Dimmers have to be compatible with the types of lights in use. The bog standard dimmers that have been in use for years generally work fine for incandescent type bulbs and the halogens that work at direct line voltage.
With the advent of CFLs (compact florescent lamps), low voltage halogens and LED types it talks special types of dimmers for these to be used in a variable brightness mode. Do note that not all items are even dimmable and you can get into serious overheating issues in either the dimmer switch or in the light module if you try to operate with a dimmer. Similar issues can happen when a non-compatible type of dimmer is in use.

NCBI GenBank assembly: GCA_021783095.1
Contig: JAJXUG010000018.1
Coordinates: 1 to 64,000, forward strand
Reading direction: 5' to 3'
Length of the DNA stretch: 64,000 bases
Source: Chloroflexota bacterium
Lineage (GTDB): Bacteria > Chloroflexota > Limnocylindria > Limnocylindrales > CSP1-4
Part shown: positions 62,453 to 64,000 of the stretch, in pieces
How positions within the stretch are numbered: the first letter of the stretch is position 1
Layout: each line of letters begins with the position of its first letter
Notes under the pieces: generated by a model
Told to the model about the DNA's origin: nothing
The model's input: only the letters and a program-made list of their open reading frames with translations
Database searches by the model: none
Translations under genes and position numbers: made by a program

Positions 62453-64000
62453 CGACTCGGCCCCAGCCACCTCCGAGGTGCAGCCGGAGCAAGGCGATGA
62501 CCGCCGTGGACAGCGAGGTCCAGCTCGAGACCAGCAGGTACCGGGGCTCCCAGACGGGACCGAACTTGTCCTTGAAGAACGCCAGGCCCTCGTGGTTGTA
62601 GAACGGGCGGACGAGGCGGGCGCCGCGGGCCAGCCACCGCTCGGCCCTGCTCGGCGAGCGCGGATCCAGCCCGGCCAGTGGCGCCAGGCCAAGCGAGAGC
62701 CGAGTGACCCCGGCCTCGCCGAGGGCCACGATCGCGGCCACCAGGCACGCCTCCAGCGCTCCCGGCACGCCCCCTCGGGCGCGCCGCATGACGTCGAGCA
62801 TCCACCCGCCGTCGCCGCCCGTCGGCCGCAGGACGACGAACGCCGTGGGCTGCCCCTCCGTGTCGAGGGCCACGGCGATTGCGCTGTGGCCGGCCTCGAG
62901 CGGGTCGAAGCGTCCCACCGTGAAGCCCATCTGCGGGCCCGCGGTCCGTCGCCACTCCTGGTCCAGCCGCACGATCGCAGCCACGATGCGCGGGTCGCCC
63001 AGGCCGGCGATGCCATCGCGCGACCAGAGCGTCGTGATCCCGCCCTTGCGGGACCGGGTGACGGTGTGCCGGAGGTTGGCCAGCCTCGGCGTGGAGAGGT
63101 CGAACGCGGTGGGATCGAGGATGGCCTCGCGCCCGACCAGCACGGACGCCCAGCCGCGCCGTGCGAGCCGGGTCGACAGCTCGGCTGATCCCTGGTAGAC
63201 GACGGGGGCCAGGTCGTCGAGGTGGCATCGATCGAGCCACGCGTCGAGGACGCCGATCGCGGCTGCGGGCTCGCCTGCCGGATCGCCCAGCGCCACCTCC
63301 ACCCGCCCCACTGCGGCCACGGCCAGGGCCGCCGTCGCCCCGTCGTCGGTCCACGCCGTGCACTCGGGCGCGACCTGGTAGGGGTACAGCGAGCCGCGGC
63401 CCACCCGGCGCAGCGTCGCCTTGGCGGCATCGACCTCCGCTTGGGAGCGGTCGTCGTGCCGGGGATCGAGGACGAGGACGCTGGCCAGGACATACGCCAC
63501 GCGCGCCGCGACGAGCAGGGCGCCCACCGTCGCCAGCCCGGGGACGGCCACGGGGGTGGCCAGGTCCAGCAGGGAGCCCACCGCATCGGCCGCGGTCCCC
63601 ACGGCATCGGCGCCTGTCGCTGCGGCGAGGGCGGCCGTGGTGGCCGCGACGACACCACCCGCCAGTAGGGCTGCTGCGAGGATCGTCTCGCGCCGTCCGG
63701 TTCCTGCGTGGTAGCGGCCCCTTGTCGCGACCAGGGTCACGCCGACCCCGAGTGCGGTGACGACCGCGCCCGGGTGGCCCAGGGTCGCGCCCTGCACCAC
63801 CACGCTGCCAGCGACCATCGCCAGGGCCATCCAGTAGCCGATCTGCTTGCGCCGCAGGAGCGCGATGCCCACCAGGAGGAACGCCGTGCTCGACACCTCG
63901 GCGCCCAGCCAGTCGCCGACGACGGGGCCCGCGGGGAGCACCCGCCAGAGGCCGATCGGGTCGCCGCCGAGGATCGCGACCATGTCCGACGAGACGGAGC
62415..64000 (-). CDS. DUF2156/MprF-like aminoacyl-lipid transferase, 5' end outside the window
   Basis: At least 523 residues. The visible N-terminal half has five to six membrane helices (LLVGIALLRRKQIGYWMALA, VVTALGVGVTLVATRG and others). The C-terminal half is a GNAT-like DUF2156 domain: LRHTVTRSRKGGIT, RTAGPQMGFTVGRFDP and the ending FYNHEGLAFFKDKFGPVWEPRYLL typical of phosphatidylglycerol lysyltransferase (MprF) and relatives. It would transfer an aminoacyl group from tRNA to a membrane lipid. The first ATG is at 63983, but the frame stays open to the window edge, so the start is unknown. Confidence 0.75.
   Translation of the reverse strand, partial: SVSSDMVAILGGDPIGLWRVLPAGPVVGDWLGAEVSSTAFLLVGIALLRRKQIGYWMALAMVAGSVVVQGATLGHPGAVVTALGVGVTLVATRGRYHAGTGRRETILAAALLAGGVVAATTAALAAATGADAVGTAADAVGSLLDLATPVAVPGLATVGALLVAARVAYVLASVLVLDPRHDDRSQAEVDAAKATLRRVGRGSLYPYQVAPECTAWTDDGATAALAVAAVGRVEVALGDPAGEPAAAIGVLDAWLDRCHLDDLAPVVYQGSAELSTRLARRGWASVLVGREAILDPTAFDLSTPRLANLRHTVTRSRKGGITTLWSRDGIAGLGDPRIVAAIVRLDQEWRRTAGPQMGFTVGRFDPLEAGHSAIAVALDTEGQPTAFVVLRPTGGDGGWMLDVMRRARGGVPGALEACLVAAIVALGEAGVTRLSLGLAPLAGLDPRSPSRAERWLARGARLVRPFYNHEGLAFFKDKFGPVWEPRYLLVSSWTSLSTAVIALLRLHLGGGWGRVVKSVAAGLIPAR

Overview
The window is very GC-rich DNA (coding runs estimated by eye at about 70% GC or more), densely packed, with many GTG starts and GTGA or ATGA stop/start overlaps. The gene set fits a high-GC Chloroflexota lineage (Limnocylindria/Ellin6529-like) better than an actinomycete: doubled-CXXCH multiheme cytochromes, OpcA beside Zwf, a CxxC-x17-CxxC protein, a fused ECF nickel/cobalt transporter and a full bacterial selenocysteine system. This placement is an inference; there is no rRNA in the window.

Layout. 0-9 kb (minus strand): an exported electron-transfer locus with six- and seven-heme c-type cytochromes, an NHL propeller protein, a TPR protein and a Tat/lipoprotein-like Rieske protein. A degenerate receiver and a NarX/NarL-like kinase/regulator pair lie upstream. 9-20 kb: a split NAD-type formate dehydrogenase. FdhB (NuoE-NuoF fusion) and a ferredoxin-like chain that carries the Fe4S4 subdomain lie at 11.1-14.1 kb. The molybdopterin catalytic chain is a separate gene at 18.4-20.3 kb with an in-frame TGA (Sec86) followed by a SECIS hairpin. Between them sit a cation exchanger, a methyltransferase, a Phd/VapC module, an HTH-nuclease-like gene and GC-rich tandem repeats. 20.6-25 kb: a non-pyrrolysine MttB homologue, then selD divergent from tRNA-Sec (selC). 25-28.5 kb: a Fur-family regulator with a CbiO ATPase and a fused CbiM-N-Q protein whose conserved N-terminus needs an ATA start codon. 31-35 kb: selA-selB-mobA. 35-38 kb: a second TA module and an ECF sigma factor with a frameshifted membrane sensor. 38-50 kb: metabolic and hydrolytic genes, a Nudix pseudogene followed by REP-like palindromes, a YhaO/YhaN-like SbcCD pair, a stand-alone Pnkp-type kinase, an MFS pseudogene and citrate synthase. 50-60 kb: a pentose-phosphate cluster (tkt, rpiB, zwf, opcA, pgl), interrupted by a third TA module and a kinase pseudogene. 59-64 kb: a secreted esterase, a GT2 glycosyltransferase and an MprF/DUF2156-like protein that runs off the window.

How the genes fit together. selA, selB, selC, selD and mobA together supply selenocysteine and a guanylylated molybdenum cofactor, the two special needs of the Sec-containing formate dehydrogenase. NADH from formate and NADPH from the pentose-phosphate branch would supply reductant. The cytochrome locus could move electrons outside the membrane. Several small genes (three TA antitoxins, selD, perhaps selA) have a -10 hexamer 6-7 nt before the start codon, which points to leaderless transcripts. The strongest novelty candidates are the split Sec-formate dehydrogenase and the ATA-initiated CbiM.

My suggestion for you, if you need to keep the mix of light source types, is to convert over to simply using a switched on-off control instead of dimming. If dimming is desired then switch all of the light sources on the circuit to the same type and then select a dimmer that is compatible with that type of lamp. Modern dimmers should show on their box what types of lamps they should work with. In the realm of the light sources themselves you may need to do some additional research to determine if a particular low voltage halogen, CFL or LED lamp assembly is actually dimmable. It may come down to specifically only purchasing items that are marked as dimmable on the box or product information sheet.